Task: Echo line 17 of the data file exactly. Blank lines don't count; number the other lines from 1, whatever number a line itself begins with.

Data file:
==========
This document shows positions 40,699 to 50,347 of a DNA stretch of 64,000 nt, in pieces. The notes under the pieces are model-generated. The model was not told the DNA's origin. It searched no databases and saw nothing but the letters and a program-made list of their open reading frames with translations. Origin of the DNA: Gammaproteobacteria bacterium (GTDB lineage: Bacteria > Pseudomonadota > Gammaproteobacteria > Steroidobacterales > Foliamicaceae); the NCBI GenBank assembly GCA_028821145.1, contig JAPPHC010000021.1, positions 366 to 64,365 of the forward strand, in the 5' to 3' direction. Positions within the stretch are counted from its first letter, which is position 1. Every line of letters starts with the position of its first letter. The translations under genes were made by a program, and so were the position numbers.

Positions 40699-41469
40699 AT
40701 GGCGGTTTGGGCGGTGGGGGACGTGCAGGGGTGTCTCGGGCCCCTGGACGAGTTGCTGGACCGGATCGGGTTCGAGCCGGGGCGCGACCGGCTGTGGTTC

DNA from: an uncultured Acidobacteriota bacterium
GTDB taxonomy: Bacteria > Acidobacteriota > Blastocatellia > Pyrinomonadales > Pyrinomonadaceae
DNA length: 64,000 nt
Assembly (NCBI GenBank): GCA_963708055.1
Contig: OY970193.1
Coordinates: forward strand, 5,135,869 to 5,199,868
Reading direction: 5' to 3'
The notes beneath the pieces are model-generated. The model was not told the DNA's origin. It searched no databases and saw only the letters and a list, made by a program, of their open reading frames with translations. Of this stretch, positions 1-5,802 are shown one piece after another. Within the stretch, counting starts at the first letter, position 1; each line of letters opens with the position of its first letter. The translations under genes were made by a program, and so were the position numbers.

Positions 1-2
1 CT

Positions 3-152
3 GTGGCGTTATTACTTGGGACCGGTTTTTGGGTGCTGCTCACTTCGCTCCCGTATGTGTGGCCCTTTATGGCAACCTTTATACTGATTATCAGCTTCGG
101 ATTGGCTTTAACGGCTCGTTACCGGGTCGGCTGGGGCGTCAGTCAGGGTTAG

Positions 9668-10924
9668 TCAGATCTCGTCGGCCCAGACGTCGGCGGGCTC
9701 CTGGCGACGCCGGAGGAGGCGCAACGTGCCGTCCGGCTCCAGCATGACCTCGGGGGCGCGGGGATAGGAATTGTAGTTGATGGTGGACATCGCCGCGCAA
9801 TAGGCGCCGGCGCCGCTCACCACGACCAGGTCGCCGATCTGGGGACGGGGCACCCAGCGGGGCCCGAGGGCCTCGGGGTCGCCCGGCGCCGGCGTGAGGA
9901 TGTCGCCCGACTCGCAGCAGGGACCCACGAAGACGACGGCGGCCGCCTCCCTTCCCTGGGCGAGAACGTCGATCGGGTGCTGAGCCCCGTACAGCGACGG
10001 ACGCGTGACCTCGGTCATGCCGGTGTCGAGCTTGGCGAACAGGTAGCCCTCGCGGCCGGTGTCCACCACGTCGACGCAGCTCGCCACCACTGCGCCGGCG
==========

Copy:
101 ATTGGCTTTAACGGCTCGTTACCGGGTCGGCTGGGGCGTCAGTCAGGGTTAG